Nourishment Of Prayer

Peace to you!

In the last few days the subject of prayer has been a theme that keeps rising to the surface through scripture passages and while visiting with people.

For St. Therese of Lisieux, prayer is described as “a surge of the heart; it is a simple look turned toward heaven, it is a cry of recognition and of love, embracing both trial and joy” (CCC #2558). To hear St. Therese’s description of prayer makes it seem like prayer is very natural and easy. It may give us the idea that for the Saints, prayer came as easy as breathing and they never had to think about it or work at it. The truth of the matter is that all the Saints, including Therese, had to keep working to develop their prayer life.

One of the great challenges to prayer for many of us today is that we lead extremely busy lives. When our minds are occupied with the details of family life and we are constantly on the move to meet the different interests and activities we enjoy, prayer can be far from the heart and mind. If we become too pragmatic in our thinking, it may seem that prayer is a waste of time because we are not accomplishing anything concrete.

One day as I was in the produce section at the grocery store picking out some tomatoes and avocados for salad, a young produce clerk there wished me a good weekend. It was Friday afternoon. I responded in kind then he mentioned he had four days off and was planning to do a road trip with friends and visit San Francisco. As he relayed the details of his plans, it became clear that it would be a hurried and hectic time. I wished him good luck getting all of it into a four day weekend. He responded—yeah, you only go around once so you have to get it all in! I smiled and nodded while I thought about how “getting it all in” is a challenge for all of us.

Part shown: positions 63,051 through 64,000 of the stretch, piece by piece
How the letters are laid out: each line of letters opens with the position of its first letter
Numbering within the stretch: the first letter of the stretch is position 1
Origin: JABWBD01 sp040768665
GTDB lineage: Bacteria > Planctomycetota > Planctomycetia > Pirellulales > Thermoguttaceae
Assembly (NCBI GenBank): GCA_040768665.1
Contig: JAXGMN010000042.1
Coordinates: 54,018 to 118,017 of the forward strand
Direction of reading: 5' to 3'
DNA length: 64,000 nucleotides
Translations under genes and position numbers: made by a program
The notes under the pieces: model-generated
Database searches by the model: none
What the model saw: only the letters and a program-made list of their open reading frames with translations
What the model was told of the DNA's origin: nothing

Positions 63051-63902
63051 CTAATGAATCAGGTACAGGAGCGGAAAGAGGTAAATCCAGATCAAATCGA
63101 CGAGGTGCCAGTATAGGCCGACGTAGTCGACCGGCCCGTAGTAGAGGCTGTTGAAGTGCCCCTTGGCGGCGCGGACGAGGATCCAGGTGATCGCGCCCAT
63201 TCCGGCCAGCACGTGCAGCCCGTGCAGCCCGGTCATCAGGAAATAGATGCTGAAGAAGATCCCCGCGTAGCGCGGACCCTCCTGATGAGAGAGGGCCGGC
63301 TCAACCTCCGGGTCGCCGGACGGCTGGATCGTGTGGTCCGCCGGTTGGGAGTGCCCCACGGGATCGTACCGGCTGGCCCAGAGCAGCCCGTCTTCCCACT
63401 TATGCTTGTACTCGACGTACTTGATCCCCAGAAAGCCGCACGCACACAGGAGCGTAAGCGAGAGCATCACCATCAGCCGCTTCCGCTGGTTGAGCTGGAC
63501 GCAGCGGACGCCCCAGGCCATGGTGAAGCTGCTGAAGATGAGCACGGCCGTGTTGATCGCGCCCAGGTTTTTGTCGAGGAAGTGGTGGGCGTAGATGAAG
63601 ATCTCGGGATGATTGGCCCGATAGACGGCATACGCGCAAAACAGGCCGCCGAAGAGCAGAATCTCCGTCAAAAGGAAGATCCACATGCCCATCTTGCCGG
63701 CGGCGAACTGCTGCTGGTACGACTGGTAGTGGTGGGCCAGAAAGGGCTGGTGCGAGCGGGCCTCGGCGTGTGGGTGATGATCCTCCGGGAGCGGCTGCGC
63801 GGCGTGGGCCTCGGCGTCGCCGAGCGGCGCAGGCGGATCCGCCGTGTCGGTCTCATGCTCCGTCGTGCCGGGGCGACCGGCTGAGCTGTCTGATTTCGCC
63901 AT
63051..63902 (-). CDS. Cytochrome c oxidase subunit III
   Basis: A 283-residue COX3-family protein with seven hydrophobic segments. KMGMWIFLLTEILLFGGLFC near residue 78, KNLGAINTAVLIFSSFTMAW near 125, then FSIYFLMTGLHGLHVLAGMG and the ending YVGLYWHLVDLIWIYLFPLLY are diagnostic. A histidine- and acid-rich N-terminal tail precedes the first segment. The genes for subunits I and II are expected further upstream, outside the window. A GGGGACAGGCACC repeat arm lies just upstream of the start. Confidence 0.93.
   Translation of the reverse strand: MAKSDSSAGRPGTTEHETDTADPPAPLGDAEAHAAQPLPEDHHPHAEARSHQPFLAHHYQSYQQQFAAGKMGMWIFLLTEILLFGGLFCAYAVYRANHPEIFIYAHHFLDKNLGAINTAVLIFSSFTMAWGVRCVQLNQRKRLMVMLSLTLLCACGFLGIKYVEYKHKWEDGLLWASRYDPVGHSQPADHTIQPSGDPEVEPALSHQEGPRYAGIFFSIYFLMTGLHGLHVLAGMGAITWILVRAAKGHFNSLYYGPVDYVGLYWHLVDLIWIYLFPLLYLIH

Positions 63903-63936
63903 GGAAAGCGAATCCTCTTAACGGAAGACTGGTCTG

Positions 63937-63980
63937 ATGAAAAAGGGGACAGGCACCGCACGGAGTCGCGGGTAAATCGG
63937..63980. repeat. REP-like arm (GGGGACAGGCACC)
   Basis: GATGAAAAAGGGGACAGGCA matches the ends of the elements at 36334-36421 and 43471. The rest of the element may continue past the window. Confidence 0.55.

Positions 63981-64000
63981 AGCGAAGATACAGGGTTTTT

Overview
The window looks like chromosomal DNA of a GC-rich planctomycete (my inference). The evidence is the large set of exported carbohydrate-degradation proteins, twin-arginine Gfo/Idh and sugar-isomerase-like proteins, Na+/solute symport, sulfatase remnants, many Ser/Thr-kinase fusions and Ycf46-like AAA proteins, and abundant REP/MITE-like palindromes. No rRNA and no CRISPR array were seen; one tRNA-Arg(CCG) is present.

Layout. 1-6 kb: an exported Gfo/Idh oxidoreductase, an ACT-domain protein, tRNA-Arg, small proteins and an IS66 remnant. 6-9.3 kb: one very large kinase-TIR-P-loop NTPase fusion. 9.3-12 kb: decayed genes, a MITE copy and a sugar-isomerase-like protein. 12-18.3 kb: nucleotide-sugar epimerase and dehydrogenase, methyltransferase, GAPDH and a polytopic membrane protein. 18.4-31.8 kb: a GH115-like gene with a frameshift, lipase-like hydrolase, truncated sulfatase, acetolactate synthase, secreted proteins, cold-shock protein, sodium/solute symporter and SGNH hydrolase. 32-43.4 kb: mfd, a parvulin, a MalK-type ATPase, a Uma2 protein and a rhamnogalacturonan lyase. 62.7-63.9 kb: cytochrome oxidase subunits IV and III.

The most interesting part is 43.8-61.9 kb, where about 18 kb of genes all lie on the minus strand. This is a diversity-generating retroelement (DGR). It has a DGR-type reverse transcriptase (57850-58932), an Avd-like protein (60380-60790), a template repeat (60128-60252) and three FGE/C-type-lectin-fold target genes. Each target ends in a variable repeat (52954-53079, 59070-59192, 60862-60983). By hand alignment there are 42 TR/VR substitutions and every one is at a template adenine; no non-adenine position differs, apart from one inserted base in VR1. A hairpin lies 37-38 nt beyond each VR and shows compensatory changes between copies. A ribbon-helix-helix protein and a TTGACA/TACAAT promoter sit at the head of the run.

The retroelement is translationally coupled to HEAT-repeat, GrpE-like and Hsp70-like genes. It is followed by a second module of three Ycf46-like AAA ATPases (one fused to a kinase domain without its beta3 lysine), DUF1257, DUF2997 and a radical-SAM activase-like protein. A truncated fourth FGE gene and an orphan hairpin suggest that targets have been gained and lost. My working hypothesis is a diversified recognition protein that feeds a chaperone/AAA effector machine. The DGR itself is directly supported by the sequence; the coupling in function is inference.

Our American culture places a high value on practicality and the accomplishment of goals and tasks. As a result, we can focus solely on exterior things to the detriment of keeping a healthy, grounded foundation within that allows us to keep things together. The young clerk and his friends were stuffing two weeks’ worth of activities into four days time and that means racing from one thing to the next. That kind of frenetic activity leaves no time to savor and appreciate the experiences as they happen. When life gets like that, things are a blur and we are off balance, peace is illusive and difficulties arise!

Like many of you, and the Saints, I have had to work to develop a discipline of prayer. Prayer is what keeps our inner compass pointed in the right direction. Prayer is what gives the soul peace and confident trust that God will fill in the gaps and cover details that I can’t get to. Prayer seems easy and enjoyable at times and difficult at other times. But through each day’s challenges and changes, we can discover that prayer becomes to the soul as natural as breathing is to the body and we live in the presence of God, who is the source of our energy, our joy and our peace. Begin your day with the nourishment of prayer and notice the difference! Don’t forget to breathe! God bless you always! +++ Fr. Peter

Hospitality and Prayer

Peace to you!

The readings this weekend revolve around two important themes at the heart of Christian life and pertain to part of our action as a community in the Liturgy: Hospitality and Prayer.

In the Gospel story, Jesus said that Mary had chosen the better part so it seems best to begin with a word about prayer. In the prologue of the holy Rule of St. Benedict everyone is instructed that “Whenever you begin any good work you should first of all make a most pressing appeal to Christ our Lord to bring it to perfection.”

Most of us already have the habit of opening our hearts to God at the beginning of the day. The first movement of the heart is one of praise of God’s greatness and gratitude to be aware of God’s presence. From there it seems natural for more thanksgiving of blessings received. Then we move to the hopes we have for the coming day in which we ask for God’s favor and blessing to be with us so that we will recognize him in the events and people around us and that we may carry out his holy and true command. In this too we include our petition for blessings on the works of our hands that they may be fruitful and bring prosperity and blessing into our lives and the world.